Stages of parathyroid cancer
Staging describes or classifies a cancer based on how much cancer there is in the body and where it is when first diagnosed. This is often called the extent of cancer. Information from tests and surgery is used to find out the size of the tumour, which parathyroid glands have cancer, whether the cancer has spread from where it first started and where the cancer has spread. Your healthcare team uses the stage to plan treatment and estimate the outcome (your prognosis).
There is no standard staging system for parathyroid cancer because it is very rare. When describing parathyroid cancer, doctors often use the terms localized, metastatic or recurrent.
Localized parathyroid cancer means the cancer is in a parathyroid gland. It may have spread to nearby tissues, such as the muscle or the thyroid.
Metastatic parathyroid cancer means the cancer has spread to other parts of the body farther from the parathyroid glands and nearby tissues, such as to lymph nodes, the lungs or bone.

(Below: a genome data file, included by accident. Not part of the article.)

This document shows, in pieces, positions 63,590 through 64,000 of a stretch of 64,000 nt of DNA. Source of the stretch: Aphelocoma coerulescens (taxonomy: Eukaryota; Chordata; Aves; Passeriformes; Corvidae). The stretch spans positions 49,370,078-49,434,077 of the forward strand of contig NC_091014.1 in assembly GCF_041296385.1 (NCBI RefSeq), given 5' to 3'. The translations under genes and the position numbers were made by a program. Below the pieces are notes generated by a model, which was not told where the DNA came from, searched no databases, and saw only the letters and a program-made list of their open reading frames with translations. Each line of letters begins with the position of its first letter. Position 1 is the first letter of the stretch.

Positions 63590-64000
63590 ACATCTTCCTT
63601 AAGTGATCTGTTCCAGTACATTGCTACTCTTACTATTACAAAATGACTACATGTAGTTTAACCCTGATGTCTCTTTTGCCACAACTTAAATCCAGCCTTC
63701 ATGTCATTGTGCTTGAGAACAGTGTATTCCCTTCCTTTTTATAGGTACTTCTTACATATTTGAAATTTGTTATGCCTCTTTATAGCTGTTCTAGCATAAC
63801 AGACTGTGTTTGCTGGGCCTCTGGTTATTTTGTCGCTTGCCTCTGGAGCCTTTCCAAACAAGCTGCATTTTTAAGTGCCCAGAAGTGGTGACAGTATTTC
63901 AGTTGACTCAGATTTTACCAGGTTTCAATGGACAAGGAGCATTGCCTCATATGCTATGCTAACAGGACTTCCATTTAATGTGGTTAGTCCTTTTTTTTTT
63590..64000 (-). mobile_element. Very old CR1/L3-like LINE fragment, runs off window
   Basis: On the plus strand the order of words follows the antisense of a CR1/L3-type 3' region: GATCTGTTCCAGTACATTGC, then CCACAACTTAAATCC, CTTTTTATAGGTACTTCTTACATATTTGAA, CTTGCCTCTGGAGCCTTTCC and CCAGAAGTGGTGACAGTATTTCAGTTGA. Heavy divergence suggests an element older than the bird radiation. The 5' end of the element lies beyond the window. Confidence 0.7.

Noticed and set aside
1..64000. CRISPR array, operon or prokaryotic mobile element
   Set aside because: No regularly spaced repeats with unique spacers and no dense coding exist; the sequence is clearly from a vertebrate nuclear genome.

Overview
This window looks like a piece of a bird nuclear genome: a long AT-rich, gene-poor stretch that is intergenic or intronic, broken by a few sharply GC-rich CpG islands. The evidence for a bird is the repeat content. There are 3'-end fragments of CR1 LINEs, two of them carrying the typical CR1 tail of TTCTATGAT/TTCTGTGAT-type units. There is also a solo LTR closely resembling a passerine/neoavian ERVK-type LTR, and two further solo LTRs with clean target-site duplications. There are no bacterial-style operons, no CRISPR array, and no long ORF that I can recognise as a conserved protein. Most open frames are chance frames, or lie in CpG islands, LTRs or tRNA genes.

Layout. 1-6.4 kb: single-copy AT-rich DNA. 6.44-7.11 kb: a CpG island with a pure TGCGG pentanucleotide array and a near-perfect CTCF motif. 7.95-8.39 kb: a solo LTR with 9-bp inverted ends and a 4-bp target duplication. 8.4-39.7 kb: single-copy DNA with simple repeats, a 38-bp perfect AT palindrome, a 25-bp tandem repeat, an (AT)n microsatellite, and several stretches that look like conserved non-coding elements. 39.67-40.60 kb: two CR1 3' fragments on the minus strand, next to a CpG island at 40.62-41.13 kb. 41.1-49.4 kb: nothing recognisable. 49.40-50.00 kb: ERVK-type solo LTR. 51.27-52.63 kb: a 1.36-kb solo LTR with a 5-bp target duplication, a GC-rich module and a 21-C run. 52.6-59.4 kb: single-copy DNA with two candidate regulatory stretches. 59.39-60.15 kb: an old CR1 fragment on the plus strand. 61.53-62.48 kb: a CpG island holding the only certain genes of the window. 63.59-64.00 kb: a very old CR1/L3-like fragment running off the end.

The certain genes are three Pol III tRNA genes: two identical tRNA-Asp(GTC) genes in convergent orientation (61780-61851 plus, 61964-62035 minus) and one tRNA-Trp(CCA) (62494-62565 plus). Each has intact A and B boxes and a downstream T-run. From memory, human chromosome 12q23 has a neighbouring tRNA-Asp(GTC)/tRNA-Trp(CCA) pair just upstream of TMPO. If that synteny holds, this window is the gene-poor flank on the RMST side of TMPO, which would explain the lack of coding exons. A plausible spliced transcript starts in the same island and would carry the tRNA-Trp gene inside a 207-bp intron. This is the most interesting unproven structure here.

Recurrent parathyroid cancer means the cancer has come back after it has been treated. If it comes back, it is most often in the tissues or lymph nodes in the neck. It can also come back in another part of the body.
Research at the Canadian Centre for Applied Research in Cancer Control led to a new standard in leukemia testing.
Great progress has been made
Some cancers, such as thyroid and testicular, have survival rates of over 90%. Other cancers, such as pancreatic, brain and esophageal, continue to have very low survival rates.